by the partae

Where are you currently based?


How did the band form?

Tetsuians formed out of the ashes of a previous band The Wireless, with Andrew Jackson and I (Trent Price), teaming up with Amber Craske on bass. That line-up lasted for two albums.

What’s been happening recently?

The addition of Chris Corvetti (lead guitar) and Luke Guan (bass) has been pretty revelatory. The sound we imagined we could produce with a full line-up was realised almost immediately. It’s a credit to their innate ear for what works musically.

You have a new album on the way which you are launching on Saturday September 3rd @Mama Chen’s Footscray, Melbourne. What do you have instore for this show?

We have Melbourne band Billy Cart supporting us, who have promised to bring some interesting visual effects and undisclosed ‘surprises’, so not to be upstaged, I guess we’ll have to execute some upside-down drum solos. Failing that I’ll probably have to nail myself to a gantry or something.

What influenced the sound and songwriting for this album?

A lot of Supergrass, Wild Flag and Teenage Fanclub. So if you love them you’ll probably hate us.

How did you approach the songwriting process?

It’s become almost clichéd now but 90% of this album was written in lockdown, but I had a pretty serious hospital scare last year which gave me a lot of downtime to hone the lyrics, which in retrospect was kinda useful. I wouldn’t recommend it as a regular writing technique though.

Where and when did you record/produce/master and who did you work with?

This is our second album with Brad Jackson at Supersonic Recordings, who’s been brilliant to work with. One of the easiest guys to work with but he has a subtle way of pushing you to do better, so there’s no risk of getting too comfortable. The album was mastered by John Ruberto at Mastersound. What’s great is that John wasn’t going for overall volume and really focused on bringing out the textures of the recordings. It’s still a punchy record, but it steers away from the current trend towards waking the dead. Streaming has had a massive influence (largely negative) on that type of recording.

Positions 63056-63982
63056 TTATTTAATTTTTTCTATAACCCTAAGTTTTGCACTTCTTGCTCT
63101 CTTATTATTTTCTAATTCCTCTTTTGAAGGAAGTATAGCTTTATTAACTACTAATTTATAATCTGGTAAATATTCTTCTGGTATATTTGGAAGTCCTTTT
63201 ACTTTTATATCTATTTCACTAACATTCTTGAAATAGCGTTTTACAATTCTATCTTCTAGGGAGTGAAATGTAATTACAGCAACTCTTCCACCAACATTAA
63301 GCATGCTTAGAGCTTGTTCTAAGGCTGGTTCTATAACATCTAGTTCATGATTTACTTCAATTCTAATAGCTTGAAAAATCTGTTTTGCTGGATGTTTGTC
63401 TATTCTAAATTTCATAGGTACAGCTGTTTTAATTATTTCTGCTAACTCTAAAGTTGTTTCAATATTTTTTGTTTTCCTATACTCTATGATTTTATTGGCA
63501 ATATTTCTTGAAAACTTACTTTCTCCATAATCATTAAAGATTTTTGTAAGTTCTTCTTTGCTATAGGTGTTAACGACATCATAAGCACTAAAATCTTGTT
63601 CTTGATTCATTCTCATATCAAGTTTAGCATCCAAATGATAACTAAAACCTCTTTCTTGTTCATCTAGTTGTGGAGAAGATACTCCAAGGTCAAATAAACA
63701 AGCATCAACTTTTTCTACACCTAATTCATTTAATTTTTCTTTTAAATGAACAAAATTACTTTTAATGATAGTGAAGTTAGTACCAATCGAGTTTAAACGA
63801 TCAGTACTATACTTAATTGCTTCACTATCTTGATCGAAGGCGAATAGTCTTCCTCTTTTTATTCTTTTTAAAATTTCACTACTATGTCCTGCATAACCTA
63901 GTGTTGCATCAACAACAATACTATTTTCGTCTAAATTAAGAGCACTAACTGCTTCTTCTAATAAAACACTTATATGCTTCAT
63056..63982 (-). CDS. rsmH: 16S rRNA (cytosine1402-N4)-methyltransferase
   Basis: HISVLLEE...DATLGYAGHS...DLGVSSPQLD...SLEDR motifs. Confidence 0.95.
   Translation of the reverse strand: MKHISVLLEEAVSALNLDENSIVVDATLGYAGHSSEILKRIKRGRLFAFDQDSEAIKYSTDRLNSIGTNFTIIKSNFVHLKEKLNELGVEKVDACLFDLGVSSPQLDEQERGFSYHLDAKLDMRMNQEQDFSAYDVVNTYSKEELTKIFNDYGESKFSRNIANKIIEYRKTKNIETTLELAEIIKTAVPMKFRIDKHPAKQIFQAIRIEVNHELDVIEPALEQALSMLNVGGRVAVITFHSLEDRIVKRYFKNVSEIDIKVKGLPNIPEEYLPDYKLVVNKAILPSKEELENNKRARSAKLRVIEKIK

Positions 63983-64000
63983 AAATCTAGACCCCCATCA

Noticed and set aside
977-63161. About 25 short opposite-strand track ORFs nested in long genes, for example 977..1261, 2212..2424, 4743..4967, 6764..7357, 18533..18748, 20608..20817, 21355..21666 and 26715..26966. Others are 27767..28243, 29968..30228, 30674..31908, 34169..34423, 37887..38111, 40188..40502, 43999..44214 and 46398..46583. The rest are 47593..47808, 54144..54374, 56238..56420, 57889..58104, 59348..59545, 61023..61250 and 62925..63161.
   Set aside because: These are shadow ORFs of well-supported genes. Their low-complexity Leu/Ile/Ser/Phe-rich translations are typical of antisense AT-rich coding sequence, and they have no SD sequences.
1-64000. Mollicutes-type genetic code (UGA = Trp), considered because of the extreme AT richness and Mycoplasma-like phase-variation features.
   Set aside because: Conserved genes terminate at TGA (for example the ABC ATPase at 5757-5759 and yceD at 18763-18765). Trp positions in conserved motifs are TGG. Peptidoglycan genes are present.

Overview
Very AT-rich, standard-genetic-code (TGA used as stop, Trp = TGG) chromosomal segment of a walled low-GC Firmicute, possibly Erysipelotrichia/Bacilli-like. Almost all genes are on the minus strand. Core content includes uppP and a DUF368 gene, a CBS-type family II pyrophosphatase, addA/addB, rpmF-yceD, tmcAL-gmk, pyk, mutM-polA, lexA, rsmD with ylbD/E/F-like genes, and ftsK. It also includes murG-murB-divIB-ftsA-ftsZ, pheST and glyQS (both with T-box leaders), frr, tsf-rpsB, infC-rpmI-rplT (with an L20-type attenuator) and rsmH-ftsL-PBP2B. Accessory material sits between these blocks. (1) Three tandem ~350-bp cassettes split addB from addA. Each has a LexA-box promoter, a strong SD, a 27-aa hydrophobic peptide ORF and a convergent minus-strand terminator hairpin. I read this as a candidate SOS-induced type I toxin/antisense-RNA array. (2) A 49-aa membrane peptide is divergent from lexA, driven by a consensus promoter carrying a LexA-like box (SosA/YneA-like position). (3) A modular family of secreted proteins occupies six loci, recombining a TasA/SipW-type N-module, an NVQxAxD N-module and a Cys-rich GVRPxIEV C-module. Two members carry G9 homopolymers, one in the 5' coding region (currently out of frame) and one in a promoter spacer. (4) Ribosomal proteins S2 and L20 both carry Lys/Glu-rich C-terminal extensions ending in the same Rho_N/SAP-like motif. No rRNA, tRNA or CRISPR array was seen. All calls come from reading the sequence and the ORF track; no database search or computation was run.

Please tell us about the recording process:

We did basic tracking in early 2021, then went away to muse on how the finished product might sound. You always have an idea, but sometimes it’s good to let it gestate and experiment a bit. Being in and out of lockdown meant we had a mixture of home and studio overdubs. We were recording the same time as our mates the Maggie Pills were recording their new album, so we saw a lot of them and got to hear a lot of sneak previews. It’s gonna be sick when it comes out!

What do you have planned for the remainder of 2022 going into 2023?

After our album launch at Mamma Chen’s we’re going to be supporting Grups for their residency at the Tote on September 17. The vinyl for our new album is running a bit late, so while we’ve got CD’s we’re likely to have another special vinyl launch on the next month or so. We’re also in talks about some gigs on the Apple Isle in January so stay tuned…

Who are you listening to at the moment?

Cockroach in a Ghost Town’ by Slang and ‘Chomp’ by Pylon.

Favourite food and place to hangout?

If you like chocolate and records, you can’t go past Oh! Jeans Records in Fitzroy. The have the best collection of NZ artists and confectionary you’ll find this side of the Tasman Sea and probably the best coffee in Melbourne. It’s also run by two of the loveliest people you’ll ever meet.








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